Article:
What Is the Global Sanitation Crisis and Why Should I Care?

two kids standing in dirty water

For most people in the Western world, a toilet in their living space is an absolute given. You probably wouldn’t even consider living somewhere that didn’t have a bathroom and running water.  But, for a shocking 2.3 billion people — almost a third of the global population — safely managed sanitation is not a given. ZuLoo is on a mission to change that.

Let us just give you a few stats for context:

  • More people have access to a mobile phone than they do to a toilet.
  • 673 million people have to practice open defecation.
  • It’s estimated that 297,000 children under five die each year from diarrhoeal complications because of unsafe drinking water, sanitation, and hand hygiene.

We hear a lot of talk about clean water, climate change, and safe housing—and for very good reason. But an equally as important part of this complicated puzzle is sanitation. It’s often lumped together with other issues, but ZuLoo believes that it needs a place of its own among the social-problem-titans of the world. We want you to think so too!

What Is the Global Sanitation Crisis?

We should all start on the same page: the World Health Organization (WHO) defines the sanitation crisis as “the absence of safe and private toilets.” This means that over 1.7 billion people do not have a toilet in their homes and are forced to go to public places or outside—and we’re not just talking about a rustic outhouse situation. We’re talking about open defecation, which is the practice of going to the toilet in fields, forests, rivers, and anywhere else you can think of that isn’t a toilet.

WHO also estimates that at least 10% of the world consumes food that’s irrigated by wastewater. You read that right—poop water is used to grow and prepare their food. That is not the right kind of fertilizer. However, human waste can be a great fertilizer when composted and processed properly. With the right technology and knowledge, using human waste is a viable way to contribute to greater crop production for many people around the world.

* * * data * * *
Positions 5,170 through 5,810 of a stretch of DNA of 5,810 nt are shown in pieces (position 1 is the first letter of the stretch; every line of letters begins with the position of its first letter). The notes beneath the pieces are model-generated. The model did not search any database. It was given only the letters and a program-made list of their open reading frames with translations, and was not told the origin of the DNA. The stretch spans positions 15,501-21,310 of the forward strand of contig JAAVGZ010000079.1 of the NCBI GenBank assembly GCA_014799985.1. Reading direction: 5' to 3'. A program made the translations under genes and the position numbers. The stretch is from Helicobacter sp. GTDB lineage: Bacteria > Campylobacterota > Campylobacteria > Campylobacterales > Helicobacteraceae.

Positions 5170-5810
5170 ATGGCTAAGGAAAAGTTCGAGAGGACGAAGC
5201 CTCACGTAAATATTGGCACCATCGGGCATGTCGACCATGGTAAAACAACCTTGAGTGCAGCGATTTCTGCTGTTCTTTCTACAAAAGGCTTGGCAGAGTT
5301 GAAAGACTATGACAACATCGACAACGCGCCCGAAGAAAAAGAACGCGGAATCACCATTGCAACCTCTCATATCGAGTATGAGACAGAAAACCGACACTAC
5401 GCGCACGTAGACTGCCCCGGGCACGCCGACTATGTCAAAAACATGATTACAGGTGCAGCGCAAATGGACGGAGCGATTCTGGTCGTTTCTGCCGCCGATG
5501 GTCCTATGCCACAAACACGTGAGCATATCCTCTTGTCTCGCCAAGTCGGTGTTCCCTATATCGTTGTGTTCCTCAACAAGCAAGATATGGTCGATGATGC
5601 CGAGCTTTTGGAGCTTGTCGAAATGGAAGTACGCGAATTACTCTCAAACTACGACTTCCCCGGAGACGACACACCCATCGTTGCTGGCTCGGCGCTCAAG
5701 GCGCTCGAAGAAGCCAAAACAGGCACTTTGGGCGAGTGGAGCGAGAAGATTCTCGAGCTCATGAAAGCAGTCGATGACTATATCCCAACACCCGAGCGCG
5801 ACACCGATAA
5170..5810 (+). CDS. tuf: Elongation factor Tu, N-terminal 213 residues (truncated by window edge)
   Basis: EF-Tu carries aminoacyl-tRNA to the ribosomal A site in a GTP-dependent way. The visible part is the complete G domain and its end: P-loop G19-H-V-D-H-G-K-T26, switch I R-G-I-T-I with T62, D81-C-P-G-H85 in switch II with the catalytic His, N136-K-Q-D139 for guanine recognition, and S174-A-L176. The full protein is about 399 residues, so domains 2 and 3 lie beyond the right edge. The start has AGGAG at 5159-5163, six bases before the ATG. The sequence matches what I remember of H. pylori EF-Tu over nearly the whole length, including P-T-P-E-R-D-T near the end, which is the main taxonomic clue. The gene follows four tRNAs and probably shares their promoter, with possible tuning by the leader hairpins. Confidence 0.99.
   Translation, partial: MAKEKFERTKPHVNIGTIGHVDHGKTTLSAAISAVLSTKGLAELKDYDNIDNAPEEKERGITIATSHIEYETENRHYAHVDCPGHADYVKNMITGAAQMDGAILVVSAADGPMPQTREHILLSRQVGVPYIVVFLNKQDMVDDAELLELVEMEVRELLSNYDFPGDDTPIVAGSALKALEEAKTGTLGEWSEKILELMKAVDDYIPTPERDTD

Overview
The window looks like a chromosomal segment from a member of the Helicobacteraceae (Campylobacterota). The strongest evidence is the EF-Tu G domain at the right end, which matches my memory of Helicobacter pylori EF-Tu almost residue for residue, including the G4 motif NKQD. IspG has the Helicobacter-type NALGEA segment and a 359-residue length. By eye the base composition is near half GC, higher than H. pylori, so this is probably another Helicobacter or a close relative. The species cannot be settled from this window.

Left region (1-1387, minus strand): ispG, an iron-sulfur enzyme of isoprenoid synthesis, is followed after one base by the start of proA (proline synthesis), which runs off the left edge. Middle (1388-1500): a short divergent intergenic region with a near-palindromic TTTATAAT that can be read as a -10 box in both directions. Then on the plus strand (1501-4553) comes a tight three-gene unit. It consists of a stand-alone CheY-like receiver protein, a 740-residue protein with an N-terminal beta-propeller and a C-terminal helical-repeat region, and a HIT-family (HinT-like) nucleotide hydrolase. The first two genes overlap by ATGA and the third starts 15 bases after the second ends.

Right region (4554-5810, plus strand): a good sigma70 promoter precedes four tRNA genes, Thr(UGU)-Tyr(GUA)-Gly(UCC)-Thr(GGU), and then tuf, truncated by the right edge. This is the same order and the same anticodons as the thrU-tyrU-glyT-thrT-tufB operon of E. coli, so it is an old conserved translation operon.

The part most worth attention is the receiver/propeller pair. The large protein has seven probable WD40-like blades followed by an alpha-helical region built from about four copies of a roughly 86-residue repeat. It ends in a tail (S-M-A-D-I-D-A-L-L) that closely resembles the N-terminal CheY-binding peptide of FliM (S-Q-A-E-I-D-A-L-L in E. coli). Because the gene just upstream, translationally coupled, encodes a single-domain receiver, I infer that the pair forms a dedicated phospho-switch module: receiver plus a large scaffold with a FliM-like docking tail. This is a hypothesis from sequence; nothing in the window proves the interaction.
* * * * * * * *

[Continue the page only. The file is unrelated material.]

Put yourself in this situation for a minute: no comfort, no privacy, almost no hygiene. Your streets are full of someone else’s excrement. Your children have to walk through it to get to school and people bring it into your home when they come to visit. Think about the smell. Imagine yourself walking 4-5 miles away from your home, sometimes at night, to find a private place to go to the bathroom. People are living this every day and these are just the experiences, not even the devastating effects that cut so many lives short because they don’t have access to a toilet.

The United Nations has set many goals to provide better sanitation by 2030, but if current trends continue, 2.8 billion people will still lack safely managed sanitation by that time. In other words, we still have a lot of work to do.

Woman shoveling mud

Why Should I Care About the Sanitation Crisis?

The consequences of the sanitation crisis are far-reaching and devastating. In addition to the obvious health risks associated with open defecation and exposure to human waste, the sanitation crisis also contributes to poverty, gender inequality, and several other social issues.